transitioning under new management could negatively impact our business.
If we cannot open new stores on schedule, our growth will be impeded. Delays in store openings could
adversely affect our future operations by slowing new store growth, which may in turn reduce our revenue
growth. Our ability to timely open new stores will depend in part on the following factors: the availability of attrac-
tive store locations; our ability to negotiate favorable lease terms; our ability to hire and train new personnel, espe-
cially store managers; our ability to identify customer demand in different geographic areas; general economic
conditions; and the availability of sufficient funds for expansion. Many of these factors are beyond our control.
Rising insurance costs could negatively impact profitability. The costs of insurance (workers’ compensation
insurance, general liability insurance, health insurance and directors’ and officers’ liability insurance) have risen in
recent years. If such increases continue, they could have a negative impact on our profitability.
The Company is dependent on the continued availability of capital to support its business. A decline in the
Company’s generation of cash flow or the inability of the Company to obtain financing from third parties would
have a material adverse effect on the Company.
On April 10, 2002, Moody’s Investors Service, Inc. lowered the Company’s senior unsecured credit rating, from
Ba1 to Ba2, which rating is on review for further possible downgrades. On April 12, 2002, Standard & Poor’s low-
ered the Company’s corporate credit, senior unsecured debt and senior unsecured bank loan ratings from BBB-
to BB+; as of the date hereof, these ratings remain on CreditWatch with negative implications. Credit ratings are
generally used by investors to assess the ability of a company to meet its obligations. The downgrade in the
Company’s credit ratings may affect the Company’s ability to obtain financing in the future, and will also affect the
terms of any such financing.
Caution should be taken not to place undue reliance on forward-looking statements made herein, since the
statements speak only as of the date they are made. Except as may be required by law, the Company
undertakes no obligation to publicly update or revise any forward-looking statements contained herein to
reflect events or circumstances occurring after the date of this report or to reflect the occurrence of unan-
ticipated events. Readers are cautioned, however, to consult any further disclosures the Company may
make on related subjects in its documents filed with or furnished to the Securities and Exchange
Commission or in its other public disclosures.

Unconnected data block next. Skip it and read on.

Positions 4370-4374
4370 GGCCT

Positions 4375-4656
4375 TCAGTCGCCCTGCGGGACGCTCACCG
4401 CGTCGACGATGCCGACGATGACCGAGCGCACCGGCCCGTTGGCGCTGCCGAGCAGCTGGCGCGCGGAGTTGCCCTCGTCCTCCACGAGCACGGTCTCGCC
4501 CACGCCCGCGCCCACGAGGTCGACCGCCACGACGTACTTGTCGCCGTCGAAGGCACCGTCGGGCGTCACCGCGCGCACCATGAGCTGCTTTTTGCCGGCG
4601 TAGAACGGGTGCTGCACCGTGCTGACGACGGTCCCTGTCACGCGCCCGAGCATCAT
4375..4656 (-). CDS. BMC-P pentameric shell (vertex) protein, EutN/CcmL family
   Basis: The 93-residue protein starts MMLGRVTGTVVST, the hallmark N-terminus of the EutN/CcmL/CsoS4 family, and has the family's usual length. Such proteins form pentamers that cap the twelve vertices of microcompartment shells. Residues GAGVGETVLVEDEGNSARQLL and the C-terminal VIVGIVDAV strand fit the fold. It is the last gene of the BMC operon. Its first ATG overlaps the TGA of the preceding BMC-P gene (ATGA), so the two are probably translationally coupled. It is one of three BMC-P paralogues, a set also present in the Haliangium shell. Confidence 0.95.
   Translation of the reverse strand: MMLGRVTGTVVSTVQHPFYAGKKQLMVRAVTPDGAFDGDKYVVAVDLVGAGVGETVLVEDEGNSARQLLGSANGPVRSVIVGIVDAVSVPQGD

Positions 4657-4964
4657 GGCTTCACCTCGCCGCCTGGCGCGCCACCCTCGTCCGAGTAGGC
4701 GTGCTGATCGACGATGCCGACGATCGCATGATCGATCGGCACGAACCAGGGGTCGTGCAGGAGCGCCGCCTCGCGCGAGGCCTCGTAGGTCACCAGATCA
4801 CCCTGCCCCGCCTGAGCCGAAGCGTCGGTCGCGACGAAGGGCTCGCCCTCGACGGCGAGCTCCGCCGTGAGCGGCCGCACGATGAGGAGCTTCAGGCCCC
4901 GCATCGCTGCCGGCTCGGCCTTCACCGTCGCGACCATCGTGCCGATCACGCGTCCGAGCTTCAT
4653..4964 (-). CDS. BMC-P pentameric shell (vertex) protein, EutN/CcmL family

QUANTITATIVE AND QUALITATIVE DISCLOSURES ABOUT MARKET RISK
Financial Risk Management
The Company is exposed to market risk primarily from adverse changes in interest rates. To minimize such risk,
the Company may periodically use financial instruments, including derivatives. As a matter of policy, the Company
does not buy or sell financial instruments for speculative or trading purposes and all financial instrument transac-
tions must be authorized and executed pursuant to Board of Directors approval. All financial instrument positions
taken by the Company are used to reduce risk by hedging an underlying economic exposure. Because of high
correlation between the financial instrument and the underlying exposure being hedged, fluctuations in the value
of the financial instruments are generally offset by reciprocal changes in the value of the underlying economic
exposure. The financial instruments used by the Company are straightforward instruments with liquid markets.
The Company has cash flow exposure relating to variable interest rates associated with its revolving line of cred-
it, and may periodically seek to manage this risk through the use of interest rate derivatives. The primary interest
rate exposure on variable rate obligations is based on the London Interbank Offered Rate (quot;LIBORquot;).
At January 31, 2003 and February 1, 2002, the fair value of the Company’s debt, excluding capital lease obliga-
tions, was estimated at approximately $287.0 million and $268.5 million, respectively, based on the estimated
market value of the debt at those dates. Such fair value is less than the carrying value of the debt at January 31,
2003 and February 1, 2002, by approximately $7.4 million and $27.1 million, respectively.
At February 1, 2002, the Company was party to an interest rate swap agreement with a notional amount of $100
million. The Company designated this agreement as a hedge of its floating rate commitments relating to a portion
of its synthetic lease agreements. Under the terms of the agreement, the Company paid a fixed rate of 5.60% and
received a floating rate (LIBOR) on the $100 million notional amount through September 1, 2002. The fair value of
the interest rate swap agreement was $(2.6) million at February 1, 2002. The counterparty to the Company’s inter-
est rate swap agreement was a major financial institution. The interest rate swap agreement expired on September
1, 2002 and, as of January 31, 2003, the Company was not party to any interest rate derivatives.